How Veterans Are Losing the War at Home

I have been writing about the plight of our veterans since I began this site…..the US is NOT a friend to the American vet…..

Vets make great campaign props or to soothe the conscience of those that pretend they care and by saying “thank you” then they can sleep at night.

Veterans get lots of lip service but NONE of it translate into action that they desperately need…..I read this article in Truthdig from TomDispatch and it tells the real story of the American people and the veterans…..

A Vietnam vet told me about a veteran of the Iraq War who, when some civilian said, “Thank you for your service,” replied: “I didn’t serve, I was used.” It got me thinking about the many ways today’s veterans are used, conned and exploited.

Near the end of his invaluable book cataloguing the long, slow disaster of America’s War for the Greater Middle East, historian Andrew Bacevich writes:

“Some individuals and institutions actually benefit from an armed conflict that drags on and on. Those benefits are immediate and tangible. They come in the form of profits, jobs, and campaign contributions.  For the military-industrial complex and its beneficiaries, perpetual war is not necessarily bad news.”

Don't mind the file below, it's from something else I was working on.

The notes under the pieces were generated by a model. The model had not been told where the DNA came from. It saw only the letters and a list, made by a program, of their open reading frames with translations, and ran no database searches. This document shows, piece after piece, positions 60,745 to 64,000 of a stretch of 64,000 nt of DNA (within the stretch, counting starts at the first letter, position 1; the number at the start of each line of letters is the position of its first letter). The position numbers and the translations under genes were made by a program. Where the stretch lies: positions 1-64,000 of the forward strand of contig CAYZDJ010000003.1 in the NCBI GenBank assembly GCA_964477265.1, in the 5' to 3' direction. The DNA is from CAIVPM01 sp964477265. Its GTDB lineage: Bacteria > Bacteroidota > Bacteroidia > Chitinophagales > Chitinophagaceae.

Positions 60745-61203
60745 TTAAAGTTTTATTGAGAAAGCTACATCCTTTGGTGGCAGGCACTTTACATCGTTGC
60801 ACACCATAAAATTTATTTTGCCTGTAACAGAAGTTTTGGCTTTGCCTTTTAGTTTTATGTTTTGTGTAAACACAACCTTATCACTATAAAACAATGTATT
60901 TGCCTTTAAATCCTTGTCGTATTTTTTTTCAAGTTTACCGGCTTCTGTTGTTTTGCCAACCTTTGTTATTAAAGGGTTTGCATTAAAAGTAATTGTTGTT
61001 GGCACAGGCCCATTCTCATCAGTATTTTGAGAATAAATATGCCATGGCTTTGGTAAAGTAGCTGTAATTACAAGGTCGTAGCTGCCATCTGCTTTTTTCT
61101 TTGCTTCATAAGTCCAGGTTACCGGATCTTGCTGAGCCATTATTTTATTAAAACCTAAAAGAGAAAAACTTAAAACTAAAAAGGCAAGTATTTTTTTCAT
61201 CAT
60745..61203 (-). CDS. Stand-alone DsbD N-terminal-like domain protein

Source: How Veterans Are Losing the War at Home – Truthdig

I know first hand how much the American people care about their veterans….and it is NOTHING like the persona that they want to protract……all that is just so much BS to make themselves feel better.

I for one am sick of all this faux patriotism……it is time for this country to stand up for the veteran as they have done for the country.

8 thoughts on “How Veterans Are Losing the War at Home

  1. The answer to “Why did you betray our Veterans” will never receive a plausible answer in the light of day because today’s crop of Veterans are representative of a group of “Expendibles” that have been “Utilized” in their various military roles for the duration of their service contracts and like any set of tools once they become a little rusty, broken or damaged, it is far more economically feasible to discard them and to replace them with others willing to take the risks of serving. It is a supply and demand thing. One of the first things I learned when I put on my first uniform way back in the late 1950s was that I was “Expendible” but my weapon and my back pack and my boots were not. I don’t know if the trainers were pulling my chain or what but that is some of the stuff they preached to me. But as for me and my house …. I cannot complain too much about the benefits and service I receive from the VA because they are always there for me when I need them. I might have to wait for a period of time to get what I need but I eventually get it. I understand that others may not have been so fortunate but I also have observed that a lot of my compatriots sometimes complain about almost everything and everyone regardless of what they get or how they are treated so go figure.

    1. You are very fortunate with the VA….down here you are screwed unless you were a Cold Warrior…they seem ti get the preference…..troops are tools….once broken discarded and replaced with na new one…

      1. Vets need to learn their rights and their benefits and then use whatever advocacy is available to them including their elected representatives who can often intervene in individual cases.

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